Out of the gloom surrounding the U.S. economy since the onset of Covid-19 comes a report that consumer spending on credit and debit cards is not only robust, but also stronger than it was even two years ago.
Dollar volume on payment cards in July was 21% higher than in July 2020, according to data released on Wednesday by The Strawhecker Group, an Omaha-based payments consultancy. That may not be surprising, given the slump induced by lockdowns and other measures adopted nationwide a year ago. But, in a sign of economic recovery, the increase over the same month in 2019 was nearly 20%, expressed as a compound annual growth rate, according to the Strawhecker report.
The Strawhecker firm attributes the robust growth to the rise in e-commerce spending brought on by the pandemic, but also to consumers’ appetite for streaming services and a shift in spending from checks to cards. The firm also cites a study it conducted with Visa that indicated a movement among consumers away from cash, compared to cash usage before Covid struck.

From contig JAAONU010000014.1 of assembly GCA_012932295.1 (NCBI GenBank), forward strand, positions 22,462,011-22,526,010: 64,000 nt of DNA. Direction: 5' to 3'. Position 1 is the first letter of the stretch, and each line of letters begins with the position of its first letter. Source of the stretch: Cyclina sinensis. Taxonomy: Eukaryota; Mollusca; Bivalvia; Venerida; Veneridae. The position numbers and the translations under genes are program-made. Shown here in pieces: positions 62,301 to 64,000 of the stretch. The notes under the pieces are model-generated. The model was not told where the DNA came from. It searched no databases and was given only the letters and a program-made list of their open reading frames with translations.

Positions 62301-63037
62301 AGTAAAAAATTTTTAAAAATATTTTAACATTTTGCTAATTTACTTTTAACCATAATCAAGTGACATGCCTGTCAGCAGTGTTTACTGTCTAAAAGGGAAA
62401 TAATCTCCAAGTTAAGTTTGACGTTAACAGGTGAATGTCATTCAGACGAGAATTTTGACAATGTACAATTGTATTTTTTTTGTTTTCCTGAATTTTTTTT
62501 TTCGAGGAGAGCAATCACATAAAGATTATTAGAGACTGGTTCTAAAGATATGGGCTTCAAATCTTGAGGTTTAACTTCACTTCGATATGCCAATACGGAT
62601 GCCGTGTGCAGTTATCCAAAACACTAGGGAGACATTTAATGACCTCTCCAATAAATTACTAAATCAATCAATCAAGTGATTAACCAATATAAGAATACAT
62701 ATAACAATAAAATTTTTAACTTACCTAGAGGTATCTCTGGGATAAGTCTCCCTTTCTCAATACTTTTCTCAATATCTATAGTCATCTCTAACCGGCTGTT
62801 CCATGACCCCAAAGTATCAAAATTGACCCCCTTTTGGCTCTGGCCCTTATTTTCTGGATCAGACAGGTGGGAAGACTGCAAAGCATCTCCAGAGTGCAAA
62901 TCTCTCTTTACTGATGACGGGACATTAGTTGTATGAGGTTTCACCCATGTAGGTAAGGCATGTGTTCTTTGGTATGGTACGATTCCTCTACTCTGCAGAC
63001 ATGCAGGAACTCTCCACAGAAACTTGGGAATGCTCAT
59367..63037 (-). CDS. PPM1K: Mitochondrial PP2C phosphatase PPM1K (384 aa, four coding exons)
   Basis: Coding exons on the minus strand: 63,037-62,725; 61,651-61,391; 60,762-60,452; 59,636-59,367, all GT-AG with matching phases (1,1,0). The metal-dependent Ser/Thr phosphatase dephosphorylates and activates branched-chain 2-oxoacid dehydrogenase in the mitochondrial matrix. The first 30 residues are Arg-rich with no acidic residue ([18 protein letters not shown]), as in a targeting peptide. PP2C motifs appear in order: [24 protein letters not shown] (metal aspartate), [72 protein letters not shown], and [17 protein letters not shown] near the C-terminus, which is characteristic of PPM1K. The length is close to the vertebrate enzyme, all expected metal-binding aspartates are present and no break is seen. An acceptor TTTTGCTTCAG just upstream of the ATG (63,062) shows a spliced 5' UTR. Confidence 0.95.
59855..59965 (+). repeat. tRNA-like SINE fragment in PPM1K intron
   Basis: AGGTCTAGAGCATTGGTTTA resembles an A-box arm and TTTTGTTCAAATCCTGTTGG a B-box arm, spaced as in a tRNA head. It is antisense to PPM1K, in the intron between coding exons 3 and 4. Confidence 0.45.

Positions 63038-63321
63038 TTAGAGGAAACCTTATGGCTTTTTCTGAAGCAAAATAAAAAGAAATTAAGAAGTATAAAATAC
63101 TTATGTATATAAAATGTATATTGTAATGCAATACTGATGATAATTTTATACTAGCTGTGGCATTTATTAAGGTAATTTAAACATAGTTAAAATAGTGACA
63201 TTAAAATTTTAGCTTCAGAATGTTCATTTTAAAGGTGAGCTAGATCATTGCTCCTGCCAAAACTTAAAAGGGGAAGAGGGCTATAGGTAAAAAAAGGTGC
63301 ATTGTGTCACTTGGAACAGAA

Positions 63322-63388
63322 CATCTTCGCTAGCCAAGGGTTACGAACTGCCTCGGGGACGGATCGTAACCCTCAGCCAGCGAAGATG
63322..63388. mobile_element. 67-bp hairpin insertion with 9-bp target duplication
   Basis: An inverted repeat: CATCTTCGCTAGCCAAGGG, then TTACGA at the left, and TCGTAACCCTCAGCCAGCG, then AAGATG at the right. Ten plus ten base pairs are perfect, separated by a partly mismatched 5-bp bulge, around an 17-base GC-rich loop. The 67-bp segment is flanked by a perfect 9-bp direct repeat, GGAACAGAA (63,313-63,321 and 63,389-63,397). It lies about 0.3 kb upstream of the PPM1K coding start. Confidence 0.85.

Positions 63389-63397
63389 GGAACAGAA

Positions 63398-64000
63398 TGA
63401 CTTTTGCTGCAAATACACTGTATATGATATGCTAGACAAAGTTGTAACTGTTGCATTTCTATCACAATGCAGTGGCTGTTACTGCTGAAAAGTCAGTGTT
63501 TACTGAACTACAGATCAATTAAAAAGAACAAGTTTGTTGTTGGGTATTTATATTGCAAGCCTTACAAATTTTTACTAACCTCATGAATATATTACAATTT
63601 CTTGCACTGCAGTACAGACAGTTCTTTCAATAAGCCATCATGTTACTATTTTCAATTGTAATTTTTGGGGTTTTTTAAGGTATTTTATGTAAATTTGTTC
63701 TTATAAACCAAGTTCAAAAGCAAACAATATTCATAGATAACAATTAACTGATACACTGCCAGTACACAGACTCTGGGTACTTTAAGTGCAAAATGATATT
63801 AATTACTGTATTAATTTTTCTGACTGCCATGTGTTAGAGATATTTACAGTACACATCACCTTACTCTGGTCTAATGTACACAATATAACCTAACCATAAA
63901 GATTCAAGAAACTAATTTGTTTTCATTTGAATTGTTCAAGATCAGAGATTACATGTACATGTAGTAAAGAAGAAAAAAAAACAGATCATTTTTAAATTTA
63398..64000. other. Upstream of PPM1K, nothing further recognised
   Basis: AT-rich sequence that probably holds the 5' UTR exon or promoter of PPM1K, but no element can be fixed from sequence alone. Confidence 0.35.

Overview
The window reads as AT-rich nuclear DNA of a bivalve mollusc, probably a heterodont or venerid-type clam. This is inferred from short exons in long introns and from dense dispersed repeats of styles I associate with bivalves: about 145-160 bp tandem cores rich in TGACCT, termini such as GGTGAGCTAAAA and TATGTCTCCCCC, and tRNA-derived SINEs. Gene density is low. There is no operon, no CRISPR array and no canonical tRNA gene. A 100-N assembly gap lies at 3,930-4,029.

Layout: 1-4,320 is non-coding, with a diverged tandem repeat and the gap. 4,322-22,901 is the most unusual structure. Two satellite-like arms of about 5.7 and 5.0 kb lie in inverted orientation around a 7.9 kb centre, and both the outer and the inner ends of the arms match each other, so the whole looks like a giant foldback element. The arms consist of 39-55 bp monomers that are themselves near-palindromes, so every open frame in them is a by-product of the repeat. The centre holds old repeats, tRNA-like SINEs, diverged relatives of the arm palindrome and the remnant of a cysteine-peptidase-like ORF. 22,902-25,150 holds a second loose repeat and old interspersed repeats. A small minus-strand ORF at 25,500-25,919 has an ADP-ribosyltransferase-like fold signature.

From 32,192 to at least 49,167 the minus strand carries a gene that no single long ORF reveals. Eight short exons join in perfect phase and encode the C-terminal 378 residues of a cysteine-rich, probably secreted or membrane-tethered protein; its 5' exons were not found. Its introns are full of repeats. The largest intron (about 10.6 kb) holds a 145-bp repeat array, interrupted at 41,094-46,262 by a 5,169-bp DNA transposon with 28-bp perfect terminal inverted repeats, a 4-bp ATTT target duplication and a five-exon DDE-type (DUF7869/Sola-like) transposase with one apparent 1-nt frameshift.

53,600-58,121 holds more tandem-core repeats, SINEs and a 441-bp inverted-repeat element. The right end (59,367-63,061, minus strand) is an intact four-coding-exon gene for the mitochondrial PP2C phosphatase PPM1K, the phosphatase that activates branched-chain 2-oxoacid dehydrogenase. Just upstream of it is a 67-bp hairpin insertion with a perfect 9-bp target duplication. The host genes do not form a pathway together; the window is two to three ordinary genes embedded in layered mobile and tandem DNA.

“I would say it’s impressive growth,” Mike Strawhecker, president of The Strawhecker Group, tells Digital Transactions News. He adds the rationale behind the increase is “multipronged.” He underscores the role of e-commerce spending but adds that business spending—brought on by companies turning to cards to speed up payments—also played a prominent role in the overall increase.
The accelerating conversion of cash and checks to cards will particularly benefit the construction, business-to-business, personal services, and utility industries, the firm forecasts. A key sector in the personal-service category is landscaping.
The Strawhecker data, managed by the firm’s AIM (Acquiring Industry Metrics) platform, is derived from almost 4 million small and large businesses in more than 250 industries, the firm says, and includes transaction information from almost half of all U.S. card-accepting merchants.